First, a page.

The on-again, off-again satellite football camps are on again, but first-year Georgia coach Kirby Smart isn't planning on blanketing them.
"We've got a bunch of them that people are calling us about, but we've got to be selective," Smart told the Athens Banner-Herald before Monday afternoon's Chick-fil-A Peach Bowl Challenge charity golf event in Greensboro, Ga. "Our time is valuable, and we want kids on our campus. There is a fine line."
Southeastern Conference schools soon will have the opportunity to participate in satellite camps, which allow college coaches to travel sizable distances to work at events hosted by other institutions. Penn State assisted at a Georgia State camp in 2014, while Michigan went all over the country last summer, including a stop in Prattville, Ala.
Michigan and Ohio State will work satellite camps in the Atlanta area next month, with the Buckeyes also hoping to work one in Fort Lauderdale, Fla.
The SEC currently does not allow its schools to conduct satellite camps, but that ban will expire at the end of this month. The NCAA put a halt to satellite camps on April 8 but rescinded the ban last Thursday.
"I'm getting hit with a text every five minutes," Smart said. "What people don't get is that you don't have to send your whole staff. You can send one coach. You can send five coaches. We're going to have representation at a lot of them, but which ones specifically I can't tell you."
Staff members at Georgia and Michigan will be working at Cedar Grove High School on June 2, but Smart is not sure whether he will attend because of a camp going on at the same time in Athens. Bulldogs coaches also will be present a week later at the Georgia Minority Coaches Association in Stockbridge, where Auburn, Georgia Tech, North Carolina, South Carolina, Texas A&M and Tennessee will have representatives.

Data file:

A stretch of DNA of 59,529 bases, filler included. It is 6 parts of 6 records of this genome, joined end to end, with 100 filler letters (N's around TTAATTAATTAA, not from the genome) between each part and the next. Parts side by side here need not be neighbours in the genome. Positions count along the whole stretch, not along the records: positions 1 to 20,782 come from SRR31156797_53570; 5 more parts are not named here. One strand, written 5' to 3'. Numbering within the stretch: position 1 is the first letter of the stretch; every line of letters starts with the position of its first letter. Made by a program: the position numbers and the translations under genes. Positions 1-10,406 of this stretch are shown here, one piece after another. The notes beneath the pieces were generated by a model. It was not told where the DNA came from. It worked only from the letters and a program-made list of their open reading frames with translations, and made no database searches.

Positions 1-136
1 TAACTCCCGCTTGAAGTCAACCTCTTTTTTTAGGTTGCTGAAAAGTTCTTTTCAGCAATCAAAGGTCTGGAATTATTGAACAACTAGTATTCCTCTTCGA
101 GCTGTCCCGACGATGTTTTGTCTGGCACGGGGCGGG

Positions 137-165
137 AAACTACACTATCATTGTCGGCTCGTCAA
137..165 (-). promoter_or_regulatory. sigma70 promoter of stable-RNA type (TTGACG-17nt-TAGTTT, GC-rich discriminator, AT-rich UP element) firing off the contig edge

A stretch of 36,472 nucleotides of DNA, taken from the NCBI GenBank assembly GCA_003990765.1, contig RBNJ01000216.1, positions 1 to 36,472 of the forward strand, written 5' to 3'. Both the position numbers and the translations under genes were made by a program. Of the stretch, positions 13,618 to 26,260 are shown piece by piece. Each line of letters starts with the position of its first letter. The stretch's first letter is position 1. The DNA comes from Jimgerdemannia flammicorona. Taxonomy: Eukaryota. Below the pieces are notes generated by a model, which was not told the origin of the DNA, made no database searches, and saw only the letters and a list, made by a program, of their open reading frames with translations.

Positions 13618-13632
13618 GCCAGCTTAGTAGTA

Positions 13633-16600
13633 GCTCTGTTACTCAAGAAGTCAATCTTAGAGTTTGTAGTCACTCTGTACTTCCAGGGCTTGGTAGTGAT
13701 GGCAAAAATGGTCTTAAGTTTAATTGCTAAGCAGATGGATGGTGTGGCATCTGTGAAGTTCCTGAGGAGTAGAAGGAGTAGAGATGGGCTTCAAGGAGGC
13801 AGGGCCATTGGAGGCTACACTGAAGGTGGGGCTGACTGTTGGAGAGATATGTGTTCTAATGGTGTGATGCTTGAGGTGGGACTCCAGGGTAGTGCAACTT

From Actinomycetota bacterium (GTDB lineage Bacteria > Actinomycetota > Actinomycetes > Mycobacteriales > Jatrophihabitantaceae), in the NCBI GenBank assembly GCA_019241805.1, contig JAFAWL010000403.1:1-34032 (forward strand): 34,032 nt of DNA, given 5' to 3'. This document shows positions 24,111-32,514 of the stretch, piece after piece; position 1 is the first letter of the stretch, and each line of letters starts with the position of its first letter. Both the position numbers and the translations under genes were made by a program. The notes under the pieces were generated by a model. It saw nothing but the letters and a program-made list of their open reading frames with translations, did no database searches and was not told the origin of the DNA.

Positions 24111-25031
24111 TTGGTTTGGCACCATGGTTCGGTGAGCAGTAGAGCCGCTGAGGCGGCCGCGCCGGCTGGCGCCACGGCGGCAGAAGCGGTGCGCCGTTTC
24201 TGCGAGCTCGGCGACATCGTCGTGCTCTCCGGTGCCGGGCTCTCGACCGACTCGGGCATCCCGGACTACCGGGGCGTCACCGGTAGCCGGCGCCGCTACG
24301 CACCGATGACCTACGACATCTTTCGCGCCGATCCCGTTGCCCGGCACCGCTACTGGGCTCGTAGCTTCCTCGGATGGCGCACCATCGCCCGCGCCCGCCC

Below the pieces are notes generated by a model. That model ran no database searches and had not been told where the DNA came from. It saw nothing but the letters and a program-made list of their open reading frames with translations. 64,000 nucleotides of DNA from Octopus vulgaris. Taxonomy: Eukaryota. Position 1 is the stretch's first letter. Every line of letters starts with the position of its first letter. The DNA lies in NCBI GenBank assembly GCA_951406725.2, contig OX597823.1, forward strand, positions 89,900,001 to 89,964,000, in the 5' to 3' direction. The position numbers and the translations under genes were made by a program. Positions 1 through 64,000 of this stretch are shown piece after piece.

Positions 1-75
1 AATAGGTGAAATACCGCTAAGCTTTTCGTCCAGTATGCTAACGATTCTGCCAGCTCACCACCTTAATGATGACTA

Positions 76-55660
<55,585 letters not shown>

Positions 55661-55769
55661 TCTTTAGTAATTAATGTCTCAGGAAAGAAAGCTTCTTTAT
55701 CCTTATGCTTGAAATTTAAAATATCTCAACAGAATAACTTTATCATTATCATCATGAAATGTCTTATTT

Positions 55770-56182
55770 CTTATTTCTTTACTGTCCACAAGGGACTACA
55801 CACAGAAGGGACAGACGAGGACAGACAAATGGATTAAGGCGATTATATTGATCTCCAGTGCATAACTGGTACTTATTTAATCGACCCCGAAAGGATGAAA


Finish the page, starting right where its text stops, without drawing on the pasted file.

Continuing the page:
There were reports Monday night that TCU will be hosting a camp this summer that will include Alabama, Ohio State and Southern California coaches.
The Atlantic Coast Conference voted along with the SEC earlier this year to ban satellite camps. Though the camps are back on, Clemson coach Dabo Swinney said his program would not participate this year.
"We will still kind of do business as usual," Swinney told the Athens Banner-Herald. "We're going to continue to have our camps at Clemson, and hopefully kids who are interested in Clemson will come and see us there. I don't need to go somewhere to evaluate a young person.
"I can do all of that, but I need them to come to Clemson to make sure it's the right match on both sides."
Smart said Georgia has a calendar that lists every satellite camp his staff knows about. There are so many, he added, that things could get diluted in a hurry.
"You want your coaches to go where the players are," Smart said. "There will be more than those two for us, but I don't know how many, and I don't know when and I don't know where."
Contact David Paschall at email@example.com or 423-757-6524.